This is the fifth in a series of columns based on Dr. Dean Ornish’s recent book “Undo It.” The book makes the case that our health is not determined so much by the genes we’re born with but by whether these genes are turned on or off. And to a large extent, that process is determined by our lifestyle.
Our microbiome — particularly our gut microbiome — is a key player in our health, and should be thought of as another organ system, similar to our brain, kidneys, liver, etc. Dr. Ornish is currently doing research with a leading microbiome scientist “to understand how the four components of our lifestyle medicine program — eat well, move more, stress less, love more — interact with our microbiome in healing ways.”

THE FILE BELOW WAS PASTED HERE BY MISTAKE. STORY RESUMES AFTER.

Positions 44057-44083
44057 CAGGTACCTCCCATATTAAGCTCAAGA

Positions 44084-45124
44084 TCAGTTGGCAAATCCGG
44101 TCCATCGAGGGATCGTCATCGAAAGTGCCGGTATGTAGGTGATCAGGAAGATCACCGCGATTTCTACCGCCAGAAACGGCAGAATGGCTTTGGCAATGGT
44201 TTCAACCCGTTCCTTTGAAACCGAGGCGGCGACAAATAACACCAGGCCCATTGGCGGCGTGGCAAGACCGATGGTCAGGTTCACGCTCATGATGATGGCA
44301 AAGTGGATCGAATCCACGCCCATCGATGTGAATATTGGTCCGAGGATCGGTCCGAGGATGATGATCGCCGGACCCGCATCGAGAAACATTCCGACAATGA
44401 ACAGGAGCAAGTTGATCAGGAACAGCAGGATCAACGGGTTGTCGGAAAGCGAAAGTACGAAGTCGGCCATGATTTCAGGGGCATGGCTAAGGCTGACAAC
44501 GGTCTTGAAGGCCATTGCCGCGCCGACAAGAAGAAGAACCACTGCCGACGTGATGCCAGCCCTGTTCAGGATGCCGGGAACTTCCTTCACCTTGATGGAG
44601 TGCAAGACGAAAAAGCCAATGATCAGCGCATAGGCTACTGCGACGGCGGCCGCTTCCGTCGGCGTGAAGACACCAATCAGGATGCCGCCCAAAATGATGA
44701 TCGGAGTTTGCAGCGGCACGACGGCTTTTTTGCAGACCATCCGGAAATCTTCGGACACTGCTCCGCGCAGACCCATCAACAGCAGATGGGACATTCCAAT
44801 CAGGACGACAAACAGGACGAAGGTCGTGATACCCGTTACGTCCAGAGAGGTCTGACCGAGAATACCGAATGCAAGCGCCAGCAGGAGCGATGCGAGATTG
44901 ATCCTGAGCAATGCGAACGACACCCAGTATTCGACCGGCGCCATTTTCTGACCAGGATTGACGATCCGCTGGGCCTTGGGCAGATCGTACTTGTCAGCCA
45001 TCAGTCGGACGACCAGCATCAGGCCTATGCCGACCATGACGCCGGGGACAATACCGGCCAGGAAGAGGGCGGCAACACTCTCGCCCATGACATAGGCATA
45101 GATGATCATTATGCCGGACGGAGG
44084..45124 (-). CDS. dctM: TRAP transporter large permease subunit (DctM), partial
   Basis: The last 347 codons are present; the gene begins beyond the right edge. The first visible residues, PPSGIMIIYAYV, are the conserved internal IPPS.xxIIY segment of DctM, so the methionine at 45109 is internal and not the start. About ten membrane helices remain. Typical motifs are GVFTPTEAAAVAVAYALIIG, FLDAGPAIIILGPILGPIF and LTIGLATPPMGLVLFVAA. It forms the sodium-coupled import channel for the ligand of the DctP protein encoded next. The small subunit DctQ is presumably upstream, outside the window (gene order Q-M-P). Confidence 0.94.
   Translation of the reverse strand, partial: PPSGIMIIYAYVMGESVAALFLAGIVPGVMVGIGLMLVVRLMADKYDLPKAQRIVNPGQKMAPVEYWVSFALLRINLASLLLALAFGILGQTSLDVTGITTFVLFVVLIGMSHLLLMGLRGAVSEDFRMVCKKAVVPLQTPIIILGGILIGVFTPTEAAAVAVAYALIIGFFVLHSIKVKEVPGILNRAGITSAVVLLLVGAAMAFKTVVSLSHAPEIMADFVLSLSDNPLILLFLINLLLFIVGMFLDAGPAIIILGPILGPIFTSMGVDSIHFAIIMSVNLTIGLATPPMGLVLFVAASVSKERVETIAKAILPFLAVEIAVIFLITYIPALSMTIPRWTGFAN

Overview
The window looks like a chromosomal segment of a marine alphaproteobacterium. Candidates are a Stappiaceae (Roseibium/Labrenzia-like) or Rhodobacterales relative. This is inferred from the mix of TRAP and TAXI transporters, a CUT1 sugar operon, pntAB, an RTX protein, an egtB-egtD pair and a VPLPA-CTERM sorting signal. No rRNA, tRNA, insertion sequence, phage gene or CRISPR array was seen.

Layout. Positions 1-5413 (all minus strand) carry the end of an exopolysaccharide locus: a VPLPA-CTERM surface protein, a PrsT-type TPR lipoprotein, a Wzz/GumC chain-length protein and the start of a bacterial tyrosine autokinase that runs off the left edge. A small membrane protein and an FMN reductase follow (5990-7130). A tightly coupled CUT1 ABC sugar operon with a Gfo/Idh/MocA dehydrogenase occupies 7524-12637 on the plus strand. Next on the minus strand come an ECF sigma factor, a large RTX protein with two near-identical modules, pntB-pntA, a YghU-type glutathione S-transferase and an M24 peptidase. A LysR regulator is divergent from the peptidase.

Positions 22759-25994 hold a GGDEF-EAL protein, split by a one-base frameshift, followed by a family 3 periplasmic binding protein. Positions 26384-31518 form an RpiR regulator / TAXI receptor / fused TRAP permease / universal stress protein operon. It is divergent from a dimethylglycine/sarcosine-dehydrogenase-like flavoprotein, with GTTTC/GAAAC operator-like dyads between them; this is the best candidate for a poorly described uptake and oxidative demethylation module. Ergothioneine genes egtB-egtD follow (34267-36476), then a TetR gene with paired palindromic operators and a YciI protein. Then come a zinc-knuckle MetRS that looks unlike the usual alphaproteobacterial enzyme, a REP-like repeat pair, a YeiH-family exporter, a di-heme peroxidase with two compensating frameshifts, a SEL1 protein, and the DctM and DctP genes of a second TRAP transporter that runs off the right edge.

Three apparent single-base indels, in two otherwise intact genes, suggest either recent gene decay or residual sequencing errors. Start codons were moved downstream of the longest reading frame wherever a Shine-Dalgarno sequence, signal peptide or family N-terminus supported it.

Humans have over 100 trillion organisms (bacteria, viruses and fungi) residing in our mouth, nose and gut; and on our skin (there is also a vaginal microbiome). The genes in all the organisms in our microbiome outnumber all the genes in our own cells by at least 100 to 1. Depending on our lifestyle, our microbiome can keep us healthy or make us sick.